[0065] In this form of spring assembly 150, that end of spring or member 152 adapted to be arranged adjacent to the heat source has insulator 155 operably secured thereto. When the spring assembly 150 is arranged in operable combination with an energy absorption apparatus i.e.,a railroad car side bearing as described above, the thermal insulator 155 must have two important characteristics. First, the insulator 155 must restrict the transfer of heat therethrough. Second, the thermal insulator 155 must have sufficient strength and durability to withstand the mechanical cyclic and impact loading applied thereto. A nylon material having a heat deflection temperature which is higher than the heat deflection temperature of the elastomeric spring 152, low thermal conductivity, and relatively high impact strength to withstand mechanical cyclic and loading is one material which appears to offer beneficial performance characteristics. Of course, other materials, i.e., plastics, having similar characteristics may equally suffice for the thermal insulator 155.

[0066] The shape of the thermal insulator 155 is dependent upon different factors. First, the configuration of the elastomeric spring 152 can influence the shape of the thermal insulator 155. Second, the disposition of the thermal insulator 155 relative to the interface between the car body and the elastomeric spring 152 can furthermore influence the shape of the thermal insulator 155.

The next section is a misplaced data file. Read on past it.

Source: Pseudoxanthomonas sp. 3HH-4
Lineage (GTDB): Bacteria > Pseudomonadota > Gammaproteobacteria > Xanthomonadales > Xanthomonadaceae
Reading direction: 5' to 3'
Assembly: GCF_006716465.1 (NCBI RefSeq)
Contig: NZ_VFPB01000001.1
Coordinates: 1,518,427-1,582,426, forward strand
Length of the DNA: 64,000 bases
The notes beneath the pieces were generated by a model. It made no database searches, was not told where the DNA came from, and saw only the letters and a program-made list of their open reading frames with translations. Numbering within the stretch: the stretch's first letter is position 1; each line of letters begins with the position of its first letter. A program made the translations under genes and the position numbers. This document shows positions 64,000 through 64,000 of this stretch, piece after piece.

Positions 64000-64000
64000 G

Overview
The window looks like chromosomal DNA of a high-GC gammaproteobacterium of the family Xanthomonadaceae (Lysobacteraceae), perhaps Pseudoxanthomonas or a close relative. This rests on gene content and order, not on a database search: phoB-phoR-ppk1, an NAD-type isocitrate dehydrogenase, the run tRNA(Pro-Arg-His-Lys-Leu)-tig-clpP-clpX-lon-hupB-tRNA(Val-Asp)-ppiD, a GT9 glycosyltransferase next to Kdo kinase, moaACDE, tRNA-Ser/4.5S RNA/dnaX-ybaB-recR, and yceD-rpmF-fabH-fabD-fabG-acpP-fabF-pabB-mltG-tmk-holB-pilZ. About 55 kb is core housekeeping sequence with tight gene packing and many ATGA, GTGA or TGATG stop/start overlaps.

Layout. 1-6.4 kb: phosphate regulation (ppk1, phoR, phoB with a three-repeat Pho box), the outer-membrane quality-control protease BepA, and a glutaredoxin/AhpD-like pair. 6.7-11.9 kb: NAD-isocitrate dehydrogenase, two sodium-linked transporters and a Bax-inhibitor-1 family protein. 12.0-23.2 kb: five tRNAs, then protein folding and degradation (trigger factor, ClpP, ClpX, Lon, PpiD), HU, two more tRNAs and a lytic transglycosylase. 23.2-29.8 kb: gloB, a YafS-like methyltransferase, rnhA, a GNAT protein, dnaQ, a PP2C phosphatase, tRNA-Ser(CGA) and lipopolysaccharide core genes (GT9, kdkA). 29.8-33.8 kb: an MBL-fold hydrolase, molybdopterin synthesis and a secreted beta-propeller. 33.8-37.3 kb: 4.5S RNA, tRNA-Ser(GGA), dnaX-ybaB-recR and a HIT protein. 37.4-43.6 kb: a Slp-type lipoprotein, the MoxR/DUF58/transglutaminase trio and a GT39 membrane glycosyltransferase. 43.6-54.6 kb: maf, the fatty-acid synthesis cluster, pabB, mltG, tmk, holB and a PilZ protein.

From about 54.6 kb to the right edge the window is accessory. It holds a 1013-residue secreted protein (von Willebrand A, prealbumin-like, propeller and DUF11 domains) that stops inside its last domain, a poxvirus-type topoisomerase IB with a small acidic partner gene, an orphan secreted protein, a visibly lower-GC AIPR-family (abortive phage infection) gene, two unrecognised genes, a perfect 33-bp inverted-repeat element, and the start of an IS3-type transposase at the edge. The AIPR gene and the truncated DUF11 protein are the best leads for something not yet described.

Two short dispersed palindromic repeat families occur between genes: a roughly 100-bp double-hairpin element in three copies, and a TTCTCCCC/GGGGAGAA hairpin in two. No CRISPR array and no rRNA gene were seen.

[0067] When the spring assembly 150 is arranged in operable combination with an energy absorption apparatus i.e., a railroad car side bearing as described above, the thermal insulator 155 is disposed between the underside or undersurface 47 of the top plate 42 (FIG. 2) and the end surface 154 of the elastomeric spring 152. As shown, the thermal insulator 155 has a round disk-like configuration with a diameter generally equal to or slightly larger than the diameter of the end surface 154 of the elastomeric spring or member 152. The thermal insulator 155 is preferably configured with a pair of generally parallel and generally planar or flat surfaces 157 and 159.

[0068] When the thermal insulator 155 is operably secured to the elastomeric member 152 to form spring assembly 150, the thermal insulator surface 157 preferably abuts surface 154 of the elastomeric spring or member 152 while surface 159, defining an exposed end surface for spring assembly 150, is urged against the underside or undersurface 47 of the side bearing top plate 42 (FIG. 2). Preferably, surfaces 157 and 159 are minimally spaced by a distance sufficient to restrict heat transference to the spring element 152 while maximizing spring height. In one form, surfaces 157 and 159 are spaced apart a distance ranging between about 0.250 inches and about 1.0 inch. In a most preferred form, the thermal insulator 155 comprises about ⅕ to {fraction (1/20)} of the distance between the ends of the spring assembly 150.